We reviewed 12 novels in translation in the past 12 months – so don’t blame us. Why give so much space to a negative review? Has Mr Ayrton read the other reviews? Does he believe them?
Editor, ‘London Review’
In his review of Donald Rayfield’s Life of Chekhov (LRB, 21 August), James Wood mentions that Bunin supplied Chekhov with an ‘anecdote about a deacon who ate all the caviar at a funeral party’. Nina Berberova once told me how in the hungry Paris of 1946 she invited some fifteen people to her birthday party, and the most precious treat awaiting each guest was a piece of bread with a slice of kolbassa on it. Bunin had come first and while talking with her unhurriedly moved around the table lifting kolbassa slices from each plate. When the other guests arrived only pieces of bread were left.
Armand Marie Leroi’s review of Jared Diamond’s Guns, Germs and Steel (LRB, 4 September) was a welcome reminder that both history and culture are inextricably enracinated in biology. But when Diamond asks, in Leroi’s paraphrase, why ‘a handful of small European nations engaged and conquered the world’, there may not be a causal answer in the scientific sense.
Consider the mathematical thought experiment named after George Polya. Place both a black marble and a white marble in an urn. Now close your eyes, reach in, and take out one marble. Then put it back, together with one more of the same colour. If you keep doing this for a while you might reasonably ask whatwill be the expected ratio of black to white marbles as their numbers grow. The answer is that all proportions are equally probable. Further, if you plot a graph of the count of white marbles against black as their numbers increase it quickly settles down to a straight line, the gradient of which is the random proportion just mentioned – the line is equally likely to point in any direction, but, once established, it continues straight. Any empiricist seeing such a straight line and not knowing its source would assume that its gradient represented the workings of some physical law and had a value pertinent to that law.
There are many things in the world that may come about in the same way: for example, the number of IBM pcs v. Apple Macs, or the number of right-handed as opposed to left-handed people, or the relative wealth (material, cultural or military) of Europe and Africa. It may make no sense to ask why the proportions are what they are: they could just be a consequence of the Polya urn’s message that unto every one that hath shall be given.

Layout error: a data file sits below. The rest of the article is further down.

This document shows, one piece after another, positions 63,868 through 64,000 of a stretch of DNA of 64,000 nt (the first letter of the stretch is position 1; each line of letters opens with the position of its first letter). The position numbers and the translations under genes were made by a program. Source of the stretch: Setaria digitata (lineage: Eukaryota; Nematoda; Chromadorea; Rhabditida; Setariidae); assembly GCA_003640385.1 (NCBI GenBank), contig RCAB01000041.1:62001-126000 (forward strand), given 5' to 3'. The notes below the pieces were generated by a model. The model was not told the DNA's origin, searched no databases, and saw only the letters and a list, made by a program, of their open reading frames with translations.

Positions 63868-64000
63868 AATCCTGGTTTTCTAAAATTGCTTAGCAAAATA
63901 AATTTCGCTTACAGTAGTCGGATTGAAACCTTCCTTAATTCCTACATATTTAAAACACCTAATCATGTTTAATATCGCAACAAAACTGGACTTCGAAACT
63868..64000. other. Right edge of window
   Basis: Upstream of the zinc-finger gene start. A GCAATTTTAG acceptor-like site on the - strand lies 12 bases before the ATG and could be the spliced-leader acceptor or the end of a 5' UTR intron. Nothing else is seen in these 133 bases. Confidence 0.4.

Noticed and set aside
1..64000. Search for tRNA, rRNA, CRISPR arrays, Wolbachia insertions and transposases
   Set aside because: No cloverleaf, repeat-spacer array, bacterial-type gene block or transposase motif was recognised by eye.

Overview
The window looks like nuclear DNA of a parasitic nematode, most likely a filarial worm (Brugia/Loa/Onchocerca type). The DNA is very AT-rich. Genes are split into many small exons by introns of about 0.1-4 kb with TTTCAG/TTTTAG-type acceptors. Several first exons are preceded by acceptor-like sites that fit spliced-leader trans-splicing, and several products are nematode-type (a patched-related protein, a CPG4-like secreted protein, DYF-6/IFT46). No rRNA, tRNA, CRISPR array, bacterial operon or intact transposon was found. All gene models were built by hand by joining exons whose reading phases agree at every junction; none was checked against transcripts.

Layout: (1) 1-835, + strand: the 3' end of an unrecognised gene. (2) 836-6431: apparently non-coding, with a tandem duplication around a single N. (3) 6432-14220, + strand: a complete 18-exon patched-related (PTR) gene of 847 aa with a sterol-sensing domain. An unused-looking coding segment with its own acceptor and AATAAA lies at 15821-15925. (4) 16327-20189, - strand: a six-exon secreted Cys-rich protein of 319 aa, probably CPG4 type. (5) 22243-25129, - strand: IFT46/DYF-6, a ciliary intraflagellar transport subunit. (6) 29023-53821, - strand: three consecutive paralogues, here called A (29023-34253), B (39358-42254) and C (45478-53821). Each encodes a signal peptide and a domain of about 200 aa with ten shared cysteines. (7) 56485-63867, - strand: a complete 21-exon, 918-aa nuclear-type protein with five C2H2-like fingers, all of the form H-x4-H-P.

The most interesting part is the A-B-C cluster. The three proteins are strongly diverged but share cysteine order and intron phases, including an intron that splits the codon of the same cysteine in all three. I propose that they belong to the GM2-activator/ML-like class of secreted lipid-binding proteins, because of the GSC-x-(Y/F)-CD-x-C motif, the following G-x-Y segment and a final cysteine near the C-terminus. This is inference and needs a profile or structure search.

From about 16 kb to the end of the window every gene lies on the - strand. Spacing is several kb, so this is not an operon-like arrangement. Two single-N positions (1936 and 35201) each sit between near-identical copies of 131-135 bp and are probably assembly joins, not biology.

University of Bath
Christopher Hitchens, in his review of Whittaker Chambers: A Biography (LRB, 31 July), notes Alger Hiss’s testimony before the House Un-American Affairs Committee in August 1948 that he had not technically known Chambers during their association in the mid-Thirties, only ‘George Crosley’, one of Chambers’s pseudonyms. Hitchens observes that ‘not since Oscar Wilde regretted the ugliness of his serving boy while under oath has any cleverly crafted reply exacted such a stiff price.’ What he does not mention is that while Chambers at first denied to the Committee ever having resorted to using a pseudonym with Hiss, he admitted to the FBI in June 1949 that it was ‘entirely possible’ he had done so. Chambers also claimed that he had never used the ‘Crosley’ alias during his years as a member of the Communist underground and insisted that he had always been ‘Carl’ to his espionage contacts in the Federal Government, which he alleged included Hiss, speaking to them in a heavy European accent at all times. If Chambers used ‘George Crosley’ rather than ‘Carl’ with Hiss, for whatever reasons, it suggests that Hiss was not a Russian spy.
John Sutherland’s otherwise excellent review of The Car that Could (LRB, 21 August) incorrectly describes Tracy Kidder’s The Soul of a New Machine as ‘the story of the “breakthrough" VAX mainframe computer’. First, the VAX is a minicomputer, not a mainframe. The VAX was indeed a ‘breakthrough’ system – the first 32-bit minicomputer – and revolutionised the market when introduced by Digital in 1978. VAX systems are still in production nearly twenty years later. This brings me to the second error. Kidder’s fine book actually concerns the development by Data General of the MV-8000 Eclipse minicomputer, in response to the VAX. In fact the Eclipse was never able to compete effectively with the VAX, although this was due more to poor marketing than to technical weakness.